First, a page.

Yarrr...here there be spoilers.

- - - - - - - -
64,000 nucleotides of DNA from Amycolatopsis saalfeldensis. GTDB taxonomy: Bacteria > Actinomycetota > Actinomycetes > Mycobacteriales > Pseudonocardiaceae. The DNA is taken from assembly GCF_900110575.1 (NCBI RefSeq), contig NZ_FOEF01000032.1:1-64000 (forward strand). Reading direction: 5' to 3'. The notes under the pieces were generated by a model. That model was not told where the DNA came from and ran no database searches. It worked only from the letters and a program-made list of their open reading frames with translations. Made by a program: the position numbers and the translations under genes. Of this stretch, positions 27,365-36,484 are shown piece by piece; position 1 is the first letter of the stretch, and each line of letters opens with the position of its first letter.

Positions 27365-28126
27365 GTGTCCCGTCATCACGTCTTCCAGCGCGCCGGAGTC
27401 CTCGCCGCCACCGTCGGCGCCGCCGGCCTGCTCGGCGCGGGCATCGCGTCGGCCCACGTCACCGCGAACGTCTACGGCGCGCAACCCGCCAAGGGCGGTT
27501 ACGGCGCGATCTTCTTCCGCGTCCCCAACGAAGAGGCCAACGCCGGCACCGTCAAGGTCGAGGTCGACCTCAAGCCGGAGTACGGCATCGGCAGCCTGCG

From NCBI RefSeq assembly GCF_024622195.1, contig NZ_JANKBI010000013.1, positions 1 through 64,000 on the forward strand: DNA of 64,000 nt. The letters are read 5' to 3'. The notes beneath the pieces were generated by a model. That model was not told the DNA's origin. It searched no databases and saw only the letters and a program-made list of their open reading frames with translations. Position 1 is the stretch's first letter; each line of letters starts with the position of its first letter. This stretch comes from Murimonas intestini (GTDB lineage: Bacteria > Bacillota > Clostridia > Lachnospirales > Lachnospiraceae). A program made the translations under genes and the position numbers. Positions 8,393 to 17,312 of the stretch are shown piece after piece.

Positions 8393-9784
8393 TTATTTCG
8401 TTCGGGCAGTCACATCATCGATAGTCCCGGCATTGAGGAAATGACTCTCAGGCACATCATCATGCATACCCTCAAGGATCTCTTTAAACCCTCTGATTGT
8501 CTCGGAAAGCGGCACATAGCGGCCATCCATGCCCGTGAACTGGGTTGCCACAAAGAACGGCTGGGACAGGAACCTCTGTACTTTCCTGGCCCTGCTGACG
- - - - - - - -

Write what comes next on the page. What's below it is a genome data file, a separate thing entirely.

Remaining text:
Once upon a time, when I learned that Rob Zombie was making a film called House of 1000 Corpses, I was nothing but wide-eyed enthusiasm. Judging by his stage persona, his general aesthetic, and his famous love of the genre, I thought Here's the man who will save horror from the post-Scream tedium! If Rob Zombie can't make a scary movie, then who can? Then I went to see House of 1000 Corpses in the theatre, and I came out so very close to walking out. Simply put, I really hated it. The characters were irritating, the humor was decidedly frat-boy, the longer it went the less sense it made, and above all else, it sure as shit wasn't scary. I was hugely disappointed, so much so that the bad taste 1000 Corpses left in my mouth was still strong years later; strong enough that I stayed far away from The Devil's Rejects a couple of years later, despite the fact that it was generally getting decent reviews. Even people who loathed 1000 Corpses as much as I did. I held strong against it, but a few months back I gave in and gave the DVD a whirl. I steeled myself against the anticipated pain and...